3. Chris Moles gets the gender issues right in domestic abuse & Christianity
I honor Chris Moles for how he deals with the gender issues in domestic abuse. Here are five good things he says on gender and gender differences.
1. He says that men are much less likely than women to live in fear.
He rightly points out that a man can do certain behaviors to his wife and she will feel afraid, intimidated, diminished in her personhood; but if a wife does those same behaviors to her husband he will probably not feel afraid. The husband might get annoyed, frustrated or angry, but he won’t feel fearful. (F 16:50)*
2. He says that domestic abuse is a men’s issue.
This is a men’s issue; men need to be talking about it. “Silence is approval, is it not?” (C 23:25)
The vast majority of abusers are men – and he gives reliable statistics to back that up (C 22:57)
85% of victims are going to be female – it’s higher in intimate relationships than sexual assault, but actually the greatest number of male victims are victims by other men [by] childhood sexual assault. So if you want to talk about male victims I’d be happy to do that but where 70% of them are victims of other men. That’s why I keep saying it’s a men’s issue. (F 57:32 -58:11)
He calls on men to not remain silent about the issue, and to not collude with the abusive men.
I believe if 20-25% of men in our churches are perpetrating violence then the other 75-80% ought to stand up and say “Stop it!” And one of the reasons why the church doesn’t differ from the world is that we, the men who do not use abuse and violence, are quiet. Or we collude. (L 19:19, and he says pretty much the same thing at N 39:17–40:14)
But I do wonder why Chris didn’t say that in his book. His book would have been much better if it had included the above paragraph. Video (L) was uploaded to YouTube in April 2014. Chris’s book was published in 2015. So why Chris didn’t include that paragraph in his book is beyond me. I do wonder if he was ‘walking the fence’ to not get male readers off side. If so, I think that was cowardly of him, because he let victims down by not directly confronting the generality of men in the visible church.
3. He says men ought to use their power to uphold women, rather than lord it over them.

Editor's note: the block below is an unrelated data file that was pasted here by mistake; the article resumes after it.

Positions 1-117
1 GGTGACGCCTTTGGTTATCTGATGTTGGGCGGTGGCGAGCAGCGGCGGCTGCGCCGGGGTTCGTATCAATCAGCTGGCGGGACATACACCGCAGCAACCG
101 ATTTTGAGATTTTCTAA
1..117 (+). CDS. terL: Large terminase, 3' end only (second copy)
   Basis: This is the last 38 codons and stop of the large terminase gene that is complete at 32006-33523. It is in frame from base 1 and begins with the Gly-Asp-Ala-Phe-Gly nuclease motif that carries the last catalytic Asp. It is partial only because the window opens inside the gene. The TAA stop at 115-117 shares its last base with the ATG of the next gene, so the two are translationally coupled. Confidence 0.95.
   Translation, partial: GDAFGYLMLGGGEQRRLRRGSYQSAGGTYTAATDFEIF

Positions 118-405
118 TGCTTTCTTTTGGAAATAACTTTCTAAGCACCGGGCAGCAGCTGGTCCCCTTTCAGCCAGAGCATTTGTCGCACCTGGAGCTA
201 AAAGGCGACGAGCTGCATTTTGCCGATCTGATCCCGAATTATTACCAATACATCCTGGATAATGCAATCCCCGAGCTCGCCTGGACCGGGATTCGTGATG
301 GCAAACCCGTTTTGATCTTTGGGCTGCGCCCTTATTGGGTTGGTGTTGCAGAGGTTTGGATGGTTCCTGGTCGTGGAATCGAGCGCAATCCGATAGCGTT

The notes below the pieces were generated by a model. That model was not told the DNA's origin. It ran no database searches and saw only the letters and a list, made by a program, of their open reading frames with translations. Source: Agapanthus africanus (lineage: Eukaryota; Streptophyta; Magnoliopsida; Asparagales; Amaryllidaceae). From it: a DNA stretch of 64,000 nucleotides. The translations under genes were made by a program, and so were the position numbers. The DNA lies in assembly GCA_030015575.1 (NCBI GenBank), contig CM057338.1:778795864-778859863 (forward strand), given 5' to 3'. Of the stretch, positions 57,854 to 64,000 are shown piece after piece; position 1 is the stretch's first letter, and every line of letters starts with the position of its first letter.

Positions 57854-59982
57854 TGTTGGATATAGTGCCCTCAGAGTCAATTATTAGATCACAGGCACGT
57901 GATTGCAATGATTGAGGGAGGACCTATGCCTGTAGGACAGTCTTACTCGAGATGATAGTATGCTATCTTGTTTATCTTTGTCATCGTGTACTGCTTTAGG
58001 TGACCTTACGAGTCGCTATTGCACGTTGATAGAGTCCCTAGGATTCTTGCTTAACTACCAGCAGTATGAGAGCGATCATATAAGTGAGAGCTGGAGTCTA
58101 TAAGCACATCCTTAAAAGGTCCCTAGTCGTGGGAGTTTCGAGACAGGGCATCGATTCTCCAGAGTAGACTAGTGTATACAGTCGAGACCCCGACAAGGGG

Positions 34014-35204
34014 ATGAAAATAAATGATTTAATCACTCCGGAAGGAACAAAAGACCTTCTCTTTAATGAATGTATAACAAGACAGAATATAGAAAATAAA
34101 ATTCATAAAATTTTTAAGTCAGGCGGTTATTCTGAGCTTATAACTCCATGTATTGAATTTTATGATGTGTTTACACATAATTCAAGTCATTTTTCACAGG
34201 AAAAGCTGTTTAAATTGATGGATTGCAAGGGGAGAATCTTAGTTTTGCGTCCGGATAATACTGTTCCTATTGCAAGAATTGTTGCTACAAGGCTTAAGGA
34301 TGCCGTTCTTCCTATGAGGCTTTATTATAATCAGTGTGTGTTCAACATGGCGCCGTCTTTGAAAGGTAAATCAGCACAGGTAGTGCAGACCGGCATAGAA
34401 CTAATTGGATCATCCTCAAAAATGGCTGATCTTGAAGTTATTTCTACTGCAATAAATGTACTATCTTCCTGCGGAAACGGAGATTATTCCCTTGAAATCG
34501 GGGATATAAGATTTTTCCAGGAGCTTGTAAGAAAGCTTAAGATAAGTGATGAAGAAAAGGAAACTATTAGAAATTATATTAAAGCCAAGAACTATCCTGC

This is one of Chris’s best points. He affirms Jesus’s teaching that power should be used to serve, not to dominate. And he shows that Paul conveyed the same thing when teaching about how husbands should treat their wives. (C 26:54)
Even better, he spells out how some complementarians have conveyed a false idea of complementarianism:
Complementarians inadvertently or deliberately have presented a view of hierarchy that is more consistent with the world than with scripture. … We haven’t accurately shown the world that the Jesus actually turned that on its head and that complementarianism is not about top-down power over, it’s about bottom-up power under. Our hierarchy is not about power, it’s about responsibility. … So that when Jesus talked about headship he is not talking about oppression he is talking about freedom. And freedom come when those with power sacrifice, not when those in power press down… (C 20:50)
Complementarity is not necessarily the problem, but our practical theology is. (Q 50:09)
Chris uses Greg Boyd’s phrase “Power Over vv Power Under”. He says “power over” is self-promotion and self-uplifting at the expense of another, whereas “power under” seeks the wellbeing of others at the expense of self. (M 63) He teaches abusive men that Ephesians 5 calls husbands to Christ-centred obedience, so they demonstrate “power under” in their marriages not “power over”. (M 65) Much of (C) is an explanation of the abuse of power by men in marriage.
Some have argued that violence in the home is just as damaging no matter who the perpetrator is. Yes violence in the home is unacceptable, but I do feel that men should be held to a higher standard in part because of the potential damage they can inflict. No matter how much we wish to be gender neutral in our culture, the fact remains that men are stronger than women.